There are some grasses, but non-native species like rye, barley. With regards to life there are coyotes, raccoons, opossums, deer. Reptilian life includes gopher snakes, king snakes, western racers, garter snakes, rubber boas, in the skies red-tailed hawks, American kestrels, sharp shinned hawks, coopers hawks and turkey vultures fly and great horned owls and many songbirds. Wildcat Creek Trail - Runs along Wildcat Creek from the Alvarado Park staging area in Richmond into Tilden Parks Nature Area, the Wildcat Park section measures 3.5 miles to the park border and continues for 1 mile to the Tilden Nature Area parking lot. The trail is wide and does not involve major elevation changes, the trails midpoint can be accessed via Rifle Range Road Trail accessed via Rifle Range Road in El Cerrito, California. Nimitz Way - Starting at Tilden Parks Inspiration Point, Nimitz Way is a paved trail that connects to Wildcat Canyon Park after 1.5 miles. The Wildcat section is 2.51 miles long and connects to San Pablo Ridge Trail, Nimitz Way is a popular, relatively easy trail with views of the San Francisco Bay to the west and EBMUD’s San Pablo & Briones Reservoirs and Mt.
Diablo. Belgum Trail - Accessed from Wildcat Creek Trail about 0.5 miles from the Alvarado Park staging area, the trail provides excellent views of San Francisco Bay. The trail connects at its Southern terminus with Nimitz Way, alavarado Park, a National Historic Place is the northernmost portion of Wildcat Canyon. The two-mile section in Wildcat Canyon Regional Park was a Nike missile base which was decommissioned in the 1970s, today there are few signs of the missile silos and military housing that used to populate these hills. Wildcat Canyon Regional Park hosts cattle who graze the hills of the park under a program managed by the East Bay Regional Parks District. The park can be accessed via the entry points, The main entrance. The Clark Road entrance in the northernmost area of the park is accessed off of San Pablo Dam Road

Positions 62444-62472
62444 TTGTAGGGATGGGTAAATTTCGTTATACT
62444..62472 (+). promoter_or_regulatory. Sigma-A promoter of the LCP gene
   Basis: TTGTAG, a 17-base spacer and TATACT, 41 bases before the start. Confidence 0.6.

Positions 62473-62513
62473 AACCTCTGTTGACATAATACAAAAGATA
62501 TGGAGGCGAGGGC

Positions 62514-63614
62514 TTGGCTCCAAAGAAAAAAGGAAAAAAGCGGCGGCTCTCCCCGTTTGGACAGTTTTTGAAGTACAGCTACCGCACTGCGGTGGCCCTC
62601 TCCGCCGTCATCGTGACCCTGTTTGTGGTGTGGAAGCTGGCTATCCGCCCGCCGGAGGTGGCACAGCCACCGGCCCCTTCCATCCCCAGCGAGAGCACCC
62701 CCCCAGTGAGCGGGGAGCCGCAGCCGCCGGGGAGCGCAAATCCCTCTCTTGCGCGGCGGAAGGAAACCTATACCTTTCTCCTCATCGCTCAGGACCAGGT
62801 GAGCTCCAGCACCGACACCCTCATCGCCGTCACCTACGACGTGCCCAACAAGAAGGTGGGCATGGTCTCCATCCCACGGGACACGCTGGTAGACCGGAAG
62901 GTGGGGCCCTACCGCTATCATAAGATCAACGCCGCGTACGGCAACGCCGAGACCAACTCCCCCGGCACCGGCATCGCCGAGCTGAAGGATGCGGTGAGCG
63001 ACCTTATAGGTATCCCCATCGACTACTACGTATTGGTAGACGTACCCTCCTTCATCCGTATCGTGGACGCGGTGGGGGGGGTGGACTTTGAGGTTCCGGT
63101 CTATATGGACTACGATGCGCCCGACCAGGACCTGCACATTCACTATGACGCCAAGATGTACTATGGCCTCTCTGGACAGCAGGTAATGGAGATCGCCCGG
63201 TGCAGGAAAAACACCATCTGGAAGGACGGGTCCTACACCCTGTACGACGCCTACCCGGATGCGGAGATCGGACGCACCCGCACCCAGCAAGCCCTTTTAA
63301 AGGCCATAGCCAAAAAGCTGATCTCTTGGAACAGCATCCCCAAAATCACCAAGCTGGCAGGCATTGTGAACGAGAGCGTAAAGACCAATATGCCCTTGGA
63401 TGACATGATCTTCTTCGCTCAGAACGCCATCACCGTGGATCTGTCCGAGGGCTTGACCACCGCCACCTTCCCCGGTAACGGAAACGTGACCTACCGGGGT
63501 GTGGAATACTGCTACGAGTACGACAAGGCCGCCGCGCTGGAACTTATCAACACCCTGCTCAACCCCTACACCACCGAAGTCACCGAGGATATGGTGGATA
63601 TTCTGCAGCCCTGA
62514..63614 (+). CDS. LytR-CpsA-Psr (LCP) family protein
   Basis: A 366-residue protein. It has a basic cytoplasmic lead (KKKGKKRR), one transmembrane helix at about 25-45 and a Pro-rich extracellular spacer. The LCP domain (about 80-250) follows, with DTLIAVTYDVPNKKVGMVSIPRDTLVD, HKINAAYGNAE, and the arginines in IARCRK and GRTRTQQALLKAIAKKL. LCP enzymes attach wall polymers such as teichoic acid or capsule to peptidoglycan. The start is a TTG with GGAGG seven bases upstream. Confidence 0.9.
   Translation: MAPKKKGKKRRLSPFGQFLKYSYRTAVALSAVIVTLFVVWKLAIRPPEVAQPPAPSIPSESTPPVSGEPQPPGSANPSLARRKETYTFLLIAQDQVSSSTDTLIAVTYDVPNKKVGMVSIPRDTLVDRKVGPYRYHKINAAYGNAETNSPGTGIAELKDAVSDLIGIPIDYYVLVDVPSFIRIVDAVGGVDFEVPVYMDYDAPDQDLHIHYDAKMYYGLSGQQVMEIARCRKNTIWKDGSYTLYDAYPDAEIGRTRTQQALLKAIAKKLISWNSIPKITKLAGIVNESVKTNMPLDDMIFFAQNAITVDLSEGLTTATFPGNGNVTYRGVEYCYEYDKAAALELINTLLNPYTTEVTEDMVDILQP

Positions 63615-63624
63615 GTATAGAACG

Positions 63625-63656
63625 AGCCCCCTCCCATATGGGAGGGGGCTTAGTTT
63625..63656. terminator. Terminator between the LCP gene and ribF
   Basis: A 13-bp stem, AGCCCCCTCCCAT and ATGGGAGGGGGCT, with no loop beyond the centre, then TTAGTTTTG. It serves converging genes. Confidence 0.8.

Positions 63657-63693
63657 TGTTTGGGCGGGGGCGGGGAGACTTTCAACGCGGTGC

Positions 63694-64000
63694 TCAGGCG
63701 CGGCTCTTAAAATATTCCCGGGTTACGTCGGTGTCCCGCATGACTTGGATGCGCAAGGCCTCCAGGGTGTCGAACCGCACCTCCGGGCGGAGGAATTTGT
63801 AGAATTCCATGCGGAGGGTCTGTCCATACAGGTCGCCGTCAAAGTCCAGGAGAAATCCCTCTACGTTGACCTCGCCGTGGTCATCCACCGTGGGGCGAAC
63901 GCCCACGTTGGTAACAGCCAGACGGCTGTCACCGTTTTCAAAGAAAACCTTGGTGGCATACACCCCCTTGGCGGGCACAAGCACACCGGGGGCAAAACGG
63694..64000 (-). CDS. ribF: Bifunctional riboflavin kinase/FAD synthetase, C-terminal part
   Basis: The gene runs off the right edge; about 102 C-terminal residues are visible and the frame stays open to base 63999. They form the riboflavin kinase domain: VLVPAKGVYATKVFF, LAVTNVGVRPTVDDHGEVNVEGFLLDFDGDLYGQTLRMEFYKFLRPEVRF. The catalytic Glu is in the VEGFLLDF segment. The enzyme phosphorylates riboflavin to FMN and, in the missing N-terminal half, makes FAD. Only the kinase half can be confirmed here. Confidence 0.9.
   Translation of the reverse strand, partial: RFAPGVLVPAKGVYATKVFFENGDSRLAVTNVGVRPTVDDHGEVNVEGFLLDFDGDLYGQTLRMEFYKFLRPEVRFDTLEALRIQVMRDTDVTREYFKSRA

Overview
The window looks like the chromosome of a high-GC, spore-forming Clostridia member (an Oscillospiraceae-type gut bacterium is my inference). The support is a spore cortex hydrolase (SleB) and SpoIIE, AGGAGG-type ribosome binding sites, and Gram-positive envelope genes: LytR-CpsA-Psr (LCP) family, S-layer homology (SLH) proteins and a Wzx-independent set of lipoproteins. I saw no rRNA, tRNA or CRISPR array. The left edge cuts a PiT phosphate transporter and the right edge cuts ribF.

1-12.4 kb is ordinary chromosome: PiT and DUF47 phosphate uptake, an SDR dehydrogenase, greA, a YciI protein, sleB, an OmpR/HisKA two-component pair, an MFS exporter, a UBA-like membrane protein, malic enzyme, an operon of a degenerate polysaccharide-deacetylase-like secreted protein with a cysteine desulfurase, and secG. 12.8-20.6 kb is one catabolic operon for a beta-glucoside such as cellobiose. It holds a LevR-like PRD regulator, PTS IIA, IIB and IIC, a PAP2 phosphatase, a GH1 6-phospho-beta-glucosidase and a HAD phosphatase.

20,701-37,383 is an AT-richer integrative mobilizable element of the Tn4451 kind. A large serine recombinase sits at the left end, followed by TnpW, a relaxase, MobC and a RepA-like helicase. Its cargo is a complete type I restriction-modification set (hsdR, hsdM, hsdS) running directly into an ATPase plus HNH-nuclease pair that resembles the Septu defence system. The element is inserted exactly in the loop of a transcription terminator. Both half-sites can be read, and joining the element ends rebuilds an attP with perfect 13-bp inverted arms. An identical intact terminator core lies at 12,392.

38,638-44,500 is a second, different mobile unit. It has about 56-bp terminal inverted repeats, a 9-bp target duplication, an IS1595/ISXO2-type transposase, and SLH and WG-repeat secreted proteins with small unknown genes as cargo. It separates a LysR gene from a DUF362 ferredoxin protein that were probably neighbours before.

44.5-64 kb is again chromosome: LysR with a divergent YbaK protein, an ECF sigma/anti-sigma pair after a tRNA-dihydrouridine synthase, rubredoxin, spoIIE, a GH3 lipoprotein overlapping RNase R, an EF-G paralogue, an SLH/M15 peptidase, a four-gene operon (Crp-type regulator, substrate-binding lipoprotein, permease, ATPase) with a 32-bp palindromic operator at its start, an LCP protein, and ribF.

Emeryville is a small city located in northwest Alameda County, California, in the United States. It is located in a corridor between the cities of Berkeley and Oakland, extending to the shore of San Francisco Bay and its proximity to San Francisco, the Bay Bridge, the University of California and Silicon Valley has been a catalyst for recent economic growth. It is home to Pixar Animation Studios, Peets Coffee & Tea, Jamba Juice, The Center for Investigative Reporting, before the colonization of the area by Spain in 1776, this area was the site of extensive Ohlone Native American settlements. During the Spanish and Mexican eras, Emeryville was the site of a wharf near the mouth of Temescal Creek adjacent to the shellmound. The cattle processed here were raised in nearby ranches and farms, the odors emanating from this district were notorious and often mentioned in local newspapers of the 19th and early 20th century. Emeryvilles first post office opened in 1884, the Town of Emeryville was incorporated December 2,1896.